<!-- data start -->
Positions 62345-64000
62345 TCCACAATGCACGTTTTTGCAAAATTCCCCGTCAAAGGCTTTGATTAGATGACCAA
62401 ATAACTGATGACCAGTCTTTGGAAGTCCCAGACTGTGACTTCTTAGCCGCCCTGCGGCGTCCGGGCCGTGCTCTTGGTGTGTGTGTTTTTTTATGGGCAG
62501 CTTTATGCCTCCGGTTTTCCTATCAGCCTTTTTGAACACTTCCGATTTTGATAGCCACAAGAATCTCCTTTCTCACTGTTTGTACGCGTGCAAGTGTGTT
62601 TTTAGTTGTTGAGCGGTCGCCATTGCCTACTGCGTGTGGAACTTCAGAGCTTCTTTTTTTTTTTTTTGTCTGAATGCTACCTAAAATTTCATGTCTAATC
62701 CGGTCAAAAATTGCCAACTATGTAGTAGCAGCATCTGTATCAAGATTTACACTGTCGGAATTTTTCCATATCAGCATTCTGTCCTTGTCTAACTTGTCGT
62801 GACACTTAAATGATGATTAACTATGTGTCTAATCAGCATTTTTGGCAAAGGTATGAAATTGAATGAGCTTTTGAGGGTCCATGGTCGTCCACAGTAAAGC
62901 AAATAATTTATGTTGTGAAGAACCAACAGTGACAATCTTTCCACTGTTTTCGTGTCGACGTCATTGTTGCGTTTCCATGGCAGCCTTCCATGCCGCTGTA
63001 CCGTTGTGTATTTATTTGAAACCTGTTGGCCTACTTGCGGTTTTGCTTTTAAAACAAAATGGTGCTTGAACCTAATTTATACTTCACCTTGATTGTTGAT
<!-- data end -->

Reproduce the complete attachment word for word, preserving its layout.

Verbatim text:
Positions 62345-64000
62345 TCCACAATGCACGTTTTTGCAAAATTCCCCGTCAAAGGCTTTGATTAGATGACCAA
62401 ATAACTGATGACCAGTCTTTGGAAGTCCCAGACTGTGACTTCTTAGCCGCCCTGCGGCGTCCGGGCCGTGCTCTTGGTGTGTGTGTTTTTTTATGGGCAG
62501 CTTTATGCCTCCGGTTTTCCTATCAGCCTTTTTGAACACTTCCGATTTTGATAGCCACAAGAATCTCCTTTCTCACTGTTTGTACGCGTGCAAGTGTGTT
62601 TTTAGTTGTTGAGCGGTCGCCATTGCCTACTGCGTGTGGAACTTCAGAGCTTCTTTTTTTTTTTTTTGTCTGAATGCTACCTAAAATTTCATGTCTAATC
62701 CGGTCAAAAATTGCCAACTATGTAGTAGCAGCATCTGTATCAAGATTTACACTGTCGGAATTTTTCCATATCAGCATTCTGTCCTTGTCTAACTTGTCGT
62801 GACACTTAAATGATGATTAACTATGTGTCTAATCAGCATTTTTGGCAAAGGTATGAAATTGAATGAGCTTTTGAGGGTCCATGGTCGTCCACAGTAAAGC
62901 AAATAATTTATGTTGTGAAGAACCAACAGTGACAATCTTTCCACTGTTTTCGTGTCGACGTCATTGTTGCGTTTCCATGGCAGCCTTCCATGCCGCTGTA
63001 CCGTTGTGTATTTATTTGAAACCTGTTGGCCTACTTGCGGTTTTGCTTTTAAAACAAAATGGTGCTTGAACCTAATTTATACTTCACCTTGATTGTTGAT